What am I talking about? A good question.

Over the last few months I have gradually weaned myself off all my ME/CFS medication. [Pause for round of applause from adoring fans 🙂 ]

I will state upfront bold and simply right now that I do not recommend you undertake any changes in medication without seeking medical advice first.  I reduced my medication incrementally and very slowly under the strict advice of my doctors. I am not a doctor and do not offer medical advice. I merely share my experience for your interest but if you’re considering medication changes, ****speak to your doctor first****. 

© Jess Bruce 2016

© Jess Bruce 2016

Slightly frenetic medical legal disclaimer jargon aside, returning to the topic at hand, back in September 2015, I was taking 5 medically prescribed drugs to control my ME/CFS symptoms. Having come such a long way in my recovery over the last few years, and with our wedding done and our honeymoon not quite on the horizon, it was a good time to start reducing my dependency on these drugs. I wanted to see how well I actually am now. I feared the medication may be masking symptoms or conversely I hoped that in fact without the medication I would be fine, that I was actually a lot better, meaning that the medication was essentially redundant and I could move into a more natural drug free phase of health and healing.

Although it wasn’t a walk in the park, I am happy to report that the latter turned out to be my new reality. Or at least initially. The months up until Christmas when I gradually weaned myself off the first four medications from my armour went amazingly smoothly. Yes there were some bumps in the road. Yes there were some initial withdrawal side effects but overall the ME/CFS symptoms that I began taking the meds for did not rear their ugly heads. The crippling myalgia did not resurface at all – I am still, touch wood, just about pain free, woohooo! – the head-spinning dizziness did not reappear and there was no discernible prolonged increase in the exhausting fatigue. My erratic digestion and migraines both remained steadily neutral; no better no worse.

So far so good.

And then came the new year and it was time to remove the big one. My sleep remedy, magic melatonin. Ever since I was a child I had struggled with falling asleep. I would lay awake for hours after lights out, tossing and turning, unable to drift off. So when my doctor prescribed me melatonin back in 2012 it literally was a dream come true. Getting to sleep was no longer a chore. I stopped dreading going to bed. The stress I had associated with sleep was removed as I drifted off easily within minutes of my head hitting the pillow and I would wake refreshed and revived.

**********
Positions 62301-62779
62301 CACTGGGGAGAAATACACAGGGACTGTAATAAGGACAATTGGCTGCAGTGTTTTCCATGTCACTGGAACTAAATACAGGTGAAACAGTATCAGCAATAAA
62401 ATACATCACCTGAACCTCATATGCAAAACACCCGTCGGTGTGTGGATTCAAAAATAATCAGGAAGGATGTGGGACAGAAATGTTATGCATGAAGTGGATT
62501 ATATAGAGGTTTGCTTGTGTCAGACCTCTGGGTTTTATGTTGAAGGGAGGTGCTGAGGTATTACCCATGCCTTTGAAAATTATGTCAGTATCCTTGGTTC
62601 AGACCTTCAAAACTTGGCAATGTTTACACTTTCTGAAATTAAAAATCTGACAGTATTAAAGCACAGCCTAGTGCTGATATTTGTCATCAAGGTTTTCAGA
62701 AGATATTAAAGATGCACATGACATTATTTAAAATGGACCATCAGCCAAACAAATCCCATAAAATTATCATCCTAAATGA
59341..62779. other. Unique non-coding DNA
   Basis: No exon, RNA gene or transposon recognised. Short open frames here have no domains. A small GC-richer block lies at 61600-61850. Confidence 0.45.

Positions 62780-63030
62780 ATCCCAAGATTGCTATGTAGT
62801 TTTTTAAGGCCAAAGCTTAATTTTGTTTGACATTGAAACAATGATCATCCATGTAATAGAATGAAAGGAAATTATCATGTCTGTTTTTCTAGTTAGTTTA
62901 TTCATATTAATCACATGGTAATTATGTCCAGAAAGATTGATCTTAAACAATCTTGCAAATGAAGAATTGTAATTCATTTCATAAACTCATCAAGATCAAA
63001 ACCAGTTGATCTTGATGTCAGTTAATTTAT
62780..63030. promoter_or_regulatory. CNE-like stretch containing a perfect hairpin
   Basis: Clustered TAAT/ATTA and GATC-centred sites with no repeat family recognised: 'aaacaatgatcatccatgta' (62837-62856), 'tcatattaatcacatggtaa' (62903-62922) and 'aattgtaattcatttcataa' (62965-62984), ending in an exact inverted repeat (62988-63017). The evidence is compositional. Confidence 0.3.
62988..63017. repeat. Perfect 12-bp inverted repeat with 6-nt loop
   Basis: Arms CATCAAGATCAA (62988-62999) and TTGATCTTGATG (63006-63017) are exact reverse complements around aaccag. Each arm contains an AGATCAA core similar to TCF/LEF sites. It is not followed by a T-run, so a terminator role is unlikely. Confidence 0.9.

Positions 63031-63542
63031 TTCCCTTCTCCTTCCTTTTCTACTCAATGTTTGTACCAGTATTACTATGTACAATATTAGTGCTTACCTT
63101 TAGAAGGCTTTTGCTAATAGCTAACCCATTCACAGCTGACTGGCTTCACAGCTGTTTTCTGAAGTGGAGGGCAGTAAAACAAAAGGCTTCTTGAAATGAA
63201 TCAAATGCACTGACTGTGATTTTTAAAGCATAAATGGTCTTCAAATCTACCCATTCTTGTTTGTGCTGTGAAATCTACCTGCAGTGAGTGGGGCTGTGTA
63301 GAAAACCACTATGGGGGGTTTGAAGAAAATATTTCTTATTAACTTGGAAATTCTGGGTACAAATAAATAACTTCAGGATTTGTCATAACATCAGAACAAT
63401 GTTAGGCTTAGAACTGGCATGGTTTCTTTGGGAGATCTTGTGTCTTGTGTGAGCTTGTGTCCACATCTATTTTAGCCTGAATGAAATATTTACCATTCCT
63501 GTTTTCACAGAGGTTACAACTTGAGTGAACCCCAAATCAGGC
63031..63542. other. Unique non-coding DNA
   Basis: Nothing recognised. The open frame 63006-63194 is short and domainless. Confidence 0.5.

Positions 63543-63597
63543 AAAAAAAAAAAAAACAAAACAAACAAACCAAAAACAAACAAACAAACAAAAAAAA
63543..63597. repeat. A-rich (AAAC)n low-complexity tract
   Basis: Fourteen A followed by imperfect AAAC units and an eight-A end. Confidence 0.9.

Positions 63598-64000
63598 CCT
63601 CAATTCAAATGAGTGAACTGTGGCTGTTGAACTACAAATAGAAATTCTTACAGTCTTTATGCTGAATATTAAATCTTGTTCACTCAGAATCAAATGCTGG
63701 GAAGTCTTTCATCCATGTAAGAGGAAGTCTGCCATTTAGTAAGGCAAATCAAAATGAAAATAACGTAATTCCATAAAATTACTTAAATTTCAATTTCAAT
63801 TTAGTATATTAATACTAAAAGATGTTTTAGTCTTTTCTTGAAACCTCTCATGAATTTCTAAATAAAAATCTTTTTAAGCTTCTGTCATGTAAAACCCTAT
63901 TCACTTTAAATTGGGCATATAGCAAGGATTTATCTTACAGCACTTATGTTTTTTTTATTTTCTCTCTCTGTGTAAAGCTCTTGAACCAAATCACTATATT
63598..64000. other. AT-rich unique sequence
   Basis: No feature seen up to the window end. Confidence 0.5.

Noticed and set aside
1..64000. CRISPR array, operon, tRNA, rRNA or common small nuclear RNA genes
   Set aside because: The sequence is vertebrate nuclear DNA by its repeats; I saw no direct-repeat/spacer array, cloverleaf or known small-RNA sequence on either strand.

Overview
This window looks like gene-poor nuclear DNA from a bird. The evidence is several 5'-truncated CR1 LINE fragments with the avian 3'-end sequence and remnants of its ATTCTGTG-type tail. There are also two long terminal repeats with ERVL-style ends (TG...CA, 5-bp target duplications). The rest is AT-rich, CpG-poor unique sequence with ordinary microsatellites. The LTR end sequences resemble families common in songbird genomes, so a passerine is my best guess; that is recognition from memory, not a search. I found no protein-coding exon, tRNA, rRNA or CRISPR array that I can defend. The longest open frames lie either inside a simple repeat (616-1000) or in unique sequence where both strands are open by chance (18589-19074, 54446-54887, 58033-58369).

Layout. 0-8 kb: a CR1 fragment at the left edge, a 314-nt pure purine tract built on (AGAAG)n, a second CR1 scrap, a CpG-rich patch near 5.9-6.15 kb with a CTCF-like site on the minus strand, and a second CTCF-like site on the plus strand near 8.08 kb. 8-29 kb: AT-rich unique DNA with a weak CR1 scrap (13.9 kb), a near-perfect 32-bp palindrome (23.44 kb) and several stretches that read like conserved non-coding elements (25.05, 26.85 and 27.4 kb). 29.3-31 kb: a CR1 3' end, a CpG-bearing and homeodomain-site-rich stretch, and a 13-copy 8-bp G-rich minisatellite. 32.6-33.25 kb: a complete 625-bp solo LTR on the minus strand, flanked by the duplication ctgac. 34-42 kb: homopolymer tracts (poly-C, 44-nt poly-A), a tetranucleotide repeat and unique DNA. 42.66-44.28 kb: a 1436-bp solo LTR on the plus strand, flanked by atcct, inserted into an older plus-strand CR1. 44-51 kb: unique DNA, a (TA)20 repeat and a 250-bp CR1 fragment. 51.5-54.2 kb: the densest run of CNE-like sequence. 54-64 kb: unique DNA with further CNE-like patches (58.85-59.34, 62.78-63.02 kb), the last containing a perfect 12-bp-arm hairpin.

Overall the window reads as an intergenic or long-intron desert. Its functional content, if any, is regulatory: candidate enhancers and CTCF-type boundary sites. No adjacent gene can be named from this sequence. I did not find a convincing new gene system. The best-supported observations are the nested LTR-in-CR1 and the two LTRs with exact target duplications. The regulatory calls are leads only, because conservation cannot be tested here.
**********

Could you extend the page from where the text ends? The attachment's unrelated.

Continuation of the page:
© Jess Bruce 2016

© Jess Bruce 2016

To be honest melatonin was the one medication I was dreading stopping. But I don’t like the idea of my body being dependent on a synthetic chemical, albeit a hormonal supplement. So having gradually reduced my melatonin dose, on the 2nd of January I went to bed alone, without my friend of the last 4 years. And that is where the trouble really started. My dread was realised. I was expecting it to be bad and so it has been, mind over matter or rather mind determining matter so to speak. I’m back to staring at the ceiling for a good couple of hours after lights out, tossing and turning, getting more and more frustrated because I am so so tired, eyes won’t stay open reading a book in bed and yet for some inexplicable reason I can’t actually flipping fall asleep. Once I turn the light off and lay down, PING, my overactive mind is in overdrive and I’m wide WIDE awake in a big messy wired yet exhausted kind of way annoying the hell out of hubby with my sighing and tossing and turning. I fear the spare room is calling me.

And given sleep is so critical to getting through the day, for everyone, but especially ME/CFS recovering bodies, life hasn’t been pretty these last few weeks. Exhausted. Emotional. Anxious. Overwhelmed. Tired. Irritable. Stuck. Yuck. The only plus side, thanks to being so tired and not really able to function, I have watched a lot of reruns of the West Wing which makes me very happy 🙂

Yep my body and I are in a new relationship. And definitely still wary of one another in our new found landscape. We’re still figuring things out. It’s definitely not a truly madly deeply thing yet. More just truly maddening. We are still learning to trust one another. But it will become everlasting love, I’m sure of it. It will it will IT WILL. I’m going to beat it, squash it, thrash it in to submission to ensure that my body agrees. I will persevere and I will win. Fighting talk hey?

In fact that’s the opposite of what I need to do but I’ll save that for my next post. Until then, sleep well 🙂